Cowboys! Desperadoes! Cyborgs! Lynch mobs! Aliens with dirty secrets! Sergio Leone homages! Transgendered horses! Someone’s been peeking at my Christmas list…
(Side note before we continue: Am I hallucinating or have we been hearing a lot about the Doctor’s supposed Christmas list over the past few episodes? And if so, will this have a pay off for this Christmas?)
Anyway, unlike the frivolity and fun of last week’s episode, this one had the sparse economy and emotional heft of a spaghetti western; from the cyborg’s evocation of this iconographic character, to Murray Gold’s homages to the work of Ennio Morricone, to the nods to the work of Sergio Leone and even the classic western High Noon. In fact, the entire episode was filmed in Almedia, Spain, where many of the spaghetti westerns (including A Fistful of Dollars) were filmed. But this episode was extremely dark in its emotional overtones, which made it a nice tonic after last week’s romp.
So let’s fetch the undertaker, order a strong tea, and let’s get to discuss this…
- I loved the framing voice over, just because it had that perfect feel of a western tale. That said, in hindsight, it’s interesting that the story could be applied to at least three characters in this episode.
- Who didn’t love the fake out in the beginning with the cyborg’s reference to The Doctor?
- For all of the dark turns this episode took, there were some laugh out loud lines to be had: “I see ‘Keep Out’ signs as suggestions more than actual orders. Like ‘Dry Clean Only.'” “Anachronistic electricity, ‘Keep Out’ signs, aggressive stares… Has someone been peaking at my Christmas list?” “Why would he want to kill you? Unless he’s met you.”I speak horse. He’s called Susan, and he wants you to respect his life choices.” “When did we start letting people get executed? Did I miss a memo?” “Everyone who isn’t an American, drop your guns!”
- Speaking of the horse, as I mentioned on my Tumblr, if the horse had suddenly broken into this early 90s jam, I would have lost my mind! And while we’re at it, why hasn’t Dr. Who done a musical episode yet ala the classic “Once More With Feeling” episode of Buffy The Vampire Slayer.
- The special effects were less computer generated and a lot more real; from the explosion at the end to the haunting scene where The Doctor learns all of Jex’s horros as the screens illuminate his face.
- It seems to me (and this is purely conjecture) that episode writer Toby Whithouse seems drawn to villains who have to make difficult but justifiable decisions (see the villains in “School Reunion” and “The Waters of Venice”), but in neither case did said villain dare to say the following to The Doctor:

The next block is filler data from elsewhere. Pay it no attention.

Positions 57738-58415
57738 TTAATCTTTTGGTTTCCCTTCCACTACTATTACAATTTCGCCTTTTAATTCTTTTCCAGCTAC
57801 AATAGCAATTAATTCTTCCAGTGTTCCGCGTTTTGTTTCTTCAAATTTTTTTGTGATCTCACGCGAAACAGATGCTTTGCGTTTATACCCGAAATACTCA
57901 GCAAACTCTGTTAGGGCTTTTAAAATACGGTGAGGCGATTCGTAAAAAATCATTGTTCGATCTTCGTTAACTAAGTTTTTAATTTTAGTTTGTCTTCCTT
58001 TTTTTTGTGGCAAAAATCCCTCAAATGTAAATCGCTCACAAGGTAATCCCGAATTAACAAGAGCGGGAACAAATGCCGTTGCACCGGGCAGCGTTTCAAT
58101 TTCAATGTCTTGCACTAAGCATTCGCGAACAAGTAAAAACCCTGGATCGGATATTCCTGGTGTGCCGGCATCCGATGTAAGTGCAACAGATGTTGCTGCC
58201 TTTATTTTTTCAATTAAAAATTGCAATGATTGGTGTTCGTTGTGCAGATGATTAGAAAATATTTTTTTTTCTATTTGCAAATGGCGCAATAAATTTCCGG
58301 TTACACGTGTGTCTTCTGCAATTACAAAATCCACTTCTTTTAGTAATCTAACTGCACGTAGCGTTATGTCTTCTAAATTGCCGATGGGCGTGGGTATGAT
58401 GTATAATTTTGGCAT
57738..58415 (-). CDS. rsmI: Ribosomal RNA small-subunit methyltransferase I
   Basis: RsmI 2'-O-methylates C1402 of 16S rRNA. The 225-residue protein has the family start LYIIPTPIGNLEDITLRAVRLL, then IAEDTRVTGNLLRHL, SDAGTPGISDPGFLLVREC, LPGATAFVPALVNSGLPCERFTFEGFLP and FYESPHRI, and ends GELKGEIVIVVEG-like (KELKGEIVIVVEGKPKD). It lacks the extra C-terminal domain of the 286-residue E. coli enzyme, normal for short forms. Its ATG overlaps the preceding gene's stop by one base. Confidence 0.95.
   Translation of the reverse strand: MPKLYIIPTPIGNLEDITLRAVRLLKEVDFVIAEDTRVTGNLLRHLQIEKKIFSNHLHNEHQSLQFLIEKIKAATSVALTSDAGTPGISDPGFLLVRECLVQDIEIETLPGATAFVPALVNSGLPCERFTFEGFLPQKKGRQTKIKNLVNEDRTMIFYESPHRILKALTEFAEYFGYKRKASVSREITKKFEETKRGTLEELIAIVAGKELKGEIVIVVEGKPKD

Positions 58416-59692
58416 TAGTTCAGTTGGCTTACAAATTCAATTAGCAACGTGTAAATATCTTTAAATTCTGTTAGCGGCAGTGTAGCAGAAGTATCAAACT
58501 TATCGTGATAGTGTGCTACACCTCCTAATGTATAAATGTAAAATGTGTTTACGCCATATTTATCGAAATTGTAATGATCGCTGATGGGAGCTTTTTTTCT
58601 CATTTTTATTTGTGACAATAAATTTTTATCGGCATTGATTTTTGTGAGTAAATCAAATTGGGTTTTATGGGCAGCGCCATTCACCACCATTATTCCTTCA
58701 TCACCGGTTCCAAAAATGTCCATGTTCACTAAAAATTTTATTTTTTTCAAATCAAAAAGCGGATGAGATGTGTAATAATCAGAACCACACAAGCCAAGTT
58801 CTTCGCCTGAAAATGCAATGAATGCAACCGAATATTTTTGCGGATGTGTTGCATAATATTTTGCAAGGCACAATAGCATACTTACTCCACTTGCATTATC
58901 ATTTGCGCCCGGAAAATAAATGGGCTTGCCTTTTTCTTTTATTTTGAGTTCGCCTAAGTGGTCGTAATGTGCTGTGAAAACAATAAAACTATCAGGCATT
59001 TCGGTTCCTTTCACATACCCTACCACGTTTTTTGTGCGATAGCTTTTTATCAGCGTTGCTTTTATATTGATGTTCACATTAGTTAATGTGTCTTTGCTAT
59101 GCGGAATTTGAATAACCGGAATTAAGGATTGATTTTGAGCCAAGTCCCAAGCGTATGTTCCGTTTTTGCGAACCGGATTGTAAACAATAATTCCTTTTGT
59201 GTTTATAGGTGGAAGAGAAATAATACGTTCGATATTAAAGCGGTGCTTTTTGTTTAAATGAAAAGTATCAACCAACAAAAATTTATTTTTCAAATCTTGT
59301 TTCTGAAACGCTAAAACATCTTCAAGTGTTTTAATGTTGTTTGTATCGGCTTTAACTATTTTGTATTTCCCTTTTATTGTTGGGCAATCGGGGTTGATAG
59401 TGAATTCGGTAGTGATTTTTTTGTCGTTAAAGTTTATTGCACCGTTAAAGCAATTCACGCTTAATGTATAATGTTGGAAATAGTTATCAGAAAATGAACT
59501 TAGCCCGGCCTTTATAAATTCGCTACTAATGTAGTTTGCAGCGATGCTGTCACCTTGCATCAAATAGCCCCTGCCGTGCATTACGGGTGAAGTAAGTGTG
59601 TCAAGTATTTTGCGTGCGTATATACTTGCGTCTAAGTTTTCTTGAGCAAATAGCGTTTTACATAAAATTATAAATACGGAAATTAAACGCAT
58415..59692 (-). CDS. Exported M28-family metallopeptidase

Looking at you, Doctor, is like looking into a mirror, almost. There’s rage there, like me. Guilt, like me. Solitude. Everything but the nerve to do what needs to be done. Thank the gods my people weren’t relying on you to save them!
- My reaction was “Ooooh, Bitch! You don’t dare say that to the man who killed all the Time Lords to prevent The Time War from destroying the universe!” and I was thinking The Doctor was going to pull the classic Joan Holloway maneuver…
- … but in the end The Doctor took our nice medical experimenter out of the town limits and held him at gunpoint, which forced Amy to pull a gun on The Doctor. (And when he said that she wouldn’t shoot him, I so wanted Amy to say “If my daughter can do it, then so can I!”). And this led to something I’ve been seeing pop up as subtext so far this season but it has become explicit now: The Doctor needs his companions as much as they need him. They provide some sense of moral restraint that helps The Doctor from crossing the line. (For a more explicit version of this notion, watch the season three opener “The Runaway Bride” and the fourth season episode “Turn Left” which shows what happens when The Doctor goes to far without a companion to reign him in). In a gut-wrenching scene, Amy manages to turn The Doctor by saying that they have to be better than this (meaning Jex), and it sets up for the later scene where The Doctor, now the town marshal, is defending Jex from the lynch mob.
- And in the end everyone did the honorable thing; Jex ended the vendetta by blowing up himself in his ship, and Tek became the new marshal in charge of the town. And then we realize who the narration was talking about at the end.
- I also have to give major kudos to all the actors in this episode; especially Ben Browden and Adrian Scarborough as Isaac and Jex respectively for carrying so much of the episode.
And now, a word about the arc of this season (yes, I know the episodes have been conceived as stand-alone stories but they’re connected): It’s interesting to note that Amy once again said that she and Rory should be getting back home after the episode and noting how they’ve been aging every time they go and travel with the doctor. It seems to me that while time passes very slowly for The Doctor, Amy and Rory are still aging as normal. There was no clue as to how much time had passed between the end of last week and the start of this episode. It will be interesting to see how much time lapses yet again between now and next Saturday.